Dr. David Talan, the study’s lead author, says the new technique leads to fewer recurring infections, fewer infections in other places on the body and fewer people passing on infections.
UCLA researchers have found that doctors can use a specific antibiotic in addition to surgically draining an abscess to give people a better chance of recovery. The discovery turns on its head the long-held notion that surgical drainage alone is sufficient for treating abscesses.
The findings are particularly important because of the emergence of community-acquired methicillin-resistant Staphylococcus aureus, or MRSA, which since 2000 has become the most common cause of skin infections — initially in the U.S. and now in many other parts of the world.
The UCLA study will be published March 3 by the New England Journal of Medicine.
“We found that adding in a specific antibiotic to the medical treatment also resulted in fewer recurring infections, fewer infections in other places on the body and fewer people passing on the infection to other members of the household,” said Dr. David Talan, the study’s lead author and a professor in the department of emergency medicine and department of medicine, division of infectious diseases, at the David Geffen School of Medicine at UCLA and Olive View–UCLA Medical Center. “This translates into fewer medical visits and reduced health care costs.”
In the U.S., emergency department visits for skin infections nearly tripled from 1.2 million to 3.4 million between 1993 and 2005, and the burden of such infections has continued since then. Most of the increase was due to a greater incidence of skin abscesses — pus-filled boils or pimples with discharge that are the most frequent way people get MRSA infections.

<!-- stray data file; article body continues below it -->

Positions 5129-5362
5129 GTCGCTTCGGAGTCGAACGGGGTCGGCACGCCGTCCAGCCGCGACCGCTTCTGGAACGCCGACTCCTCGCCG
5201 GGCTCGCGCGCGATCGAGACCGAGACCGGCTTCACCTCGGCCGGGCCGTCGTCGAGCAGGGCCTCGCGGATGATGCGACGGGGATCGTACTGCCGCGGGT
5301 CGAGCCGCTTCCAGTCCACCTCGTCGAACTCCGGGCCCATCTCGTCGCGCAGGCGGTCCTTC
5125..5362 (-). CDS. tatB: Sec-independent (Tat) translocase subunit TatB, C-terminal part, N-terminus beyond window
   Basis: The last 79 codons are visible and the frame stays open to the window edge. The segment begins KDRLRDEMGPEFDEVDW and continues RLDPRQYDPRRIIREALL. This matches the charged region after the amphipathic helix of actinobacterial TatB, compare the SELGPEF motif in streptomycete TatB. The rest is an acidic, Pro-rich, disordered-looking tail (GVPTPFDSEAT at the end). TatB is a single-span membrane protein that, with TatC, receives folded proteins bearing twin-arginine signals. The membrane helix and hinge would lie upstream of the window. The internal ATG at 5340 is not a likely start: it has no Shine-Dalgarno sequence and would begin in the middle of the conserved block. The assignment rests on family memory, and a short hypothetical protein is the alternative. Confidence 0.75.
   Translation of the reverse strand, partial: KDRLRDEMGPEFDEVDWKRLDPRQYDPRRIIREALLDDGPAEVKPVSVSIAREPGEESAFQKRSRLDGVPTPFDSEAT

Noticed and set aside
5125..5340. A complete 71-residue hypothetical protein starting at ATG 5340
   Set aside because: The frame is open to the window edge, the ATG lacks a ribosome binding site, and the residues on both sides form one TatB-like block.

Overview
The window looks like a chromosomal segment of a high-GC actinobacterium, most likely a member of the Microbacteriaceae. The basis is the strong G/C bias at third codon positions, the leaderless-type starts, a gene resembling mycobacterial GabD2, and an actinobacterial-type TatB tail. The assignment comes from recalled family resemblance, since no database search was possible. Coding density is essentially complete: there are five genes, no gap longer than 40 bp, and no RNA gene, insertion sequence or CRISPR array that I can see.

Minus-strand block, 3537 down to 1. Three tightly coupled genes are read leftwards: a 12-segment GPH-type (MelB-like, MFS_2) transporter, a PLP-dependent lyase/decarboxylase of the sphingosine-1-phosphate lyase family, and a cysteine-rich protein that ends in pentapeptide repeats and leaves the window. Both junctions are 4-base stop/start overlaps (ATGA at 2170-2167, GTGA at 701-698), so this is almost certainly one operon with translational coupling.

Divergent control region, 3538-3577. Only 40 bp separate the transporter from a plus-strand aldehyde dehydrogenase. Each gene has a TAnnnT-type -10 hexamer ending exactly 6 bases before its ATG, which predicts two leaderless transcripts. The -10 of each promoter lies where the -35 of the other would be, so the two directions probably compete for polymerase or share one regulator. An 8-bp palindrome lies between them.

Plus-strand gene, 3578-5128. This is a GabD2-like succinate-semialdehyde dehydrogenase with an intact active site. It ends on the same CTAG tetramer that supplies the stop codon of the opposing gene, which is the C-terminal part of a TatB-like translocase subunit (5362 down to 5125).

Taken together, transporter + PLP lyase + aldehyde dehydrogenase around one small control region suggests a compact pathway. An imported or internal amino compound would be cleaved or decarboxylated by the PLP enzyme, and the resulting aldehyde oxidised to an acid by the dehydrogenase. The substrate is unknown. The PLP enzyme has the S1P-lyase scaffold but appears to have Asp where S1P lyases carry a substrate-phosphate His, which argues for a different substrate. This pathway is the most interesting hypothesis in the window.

“Traditional teaching has been that the only treatment needed for most skin abscesses is surgical drainage — and that antibiotics don’t provide an extra benefit,” said Dr. Gregory Moran, clinical professor of emergency medicine at the Geffen School, chief of the department of emergency medicine at Olive View–UCLA and one of the study’s authors. “Our findings will likely result in patients more often being recommended to take antibiotics in addition to having surgical drainage when they get a skin abscess.”
Emergency department doctors still grapple with how to best treat and prevent MRSA, given its resistance to many antibiotics.
“The problem is steadily increasing and anyone can get MRSA, particularly those who are in close contact with other people, such as through sports,” Talan said. “MRSA is commonly transmitted between family members or roommates, and it has even caused outbreaks on NFL teams.”
The study examined treatment for more than 1,200 patients at five hospital emergency departments — in Los Angeles; Baltimore; Kansas City, Missouri; Philadelphia and Phoenix. For some patients, doctors prescribed an inexpensive, generic antibiotic called trimethoprim-sulfamethoxazole, also known as Bactrim, for seven days after the abscess was surgically drained. For others, they prescribed a placebo for seven days.
They found that 93 percent of patients who took the antibiotic were cured, well above the 86 percent who took the placebo.
“MRSA is not going away, so we need to find better ways to treat and prevent it,” Talan said. “We hope the information will help guide doctors as to the best ways to address skin infections.”
MRSA and other types of skin infection can be easily transmitted from one person to another, but Talan said the following tips can help prevent infection from spreading:
- If you see a skin infection beginning, see your doctor right away. This could help a small problem from becoming bigger and more difficult to treat.
- People with skin infections should be careful to keep lesions covered with a dressing or bandage and should thoroughly wash their hands after changing the bandage. Used bandages should be placed immediately in the trash.
- Avoid sharing personal items like towels, razors or brushes with anyone who has an active skin infection.
The study was supported by a grant from the National Institute of Allergy and Infectious Diseases (1U01 HH-SN272200700032C).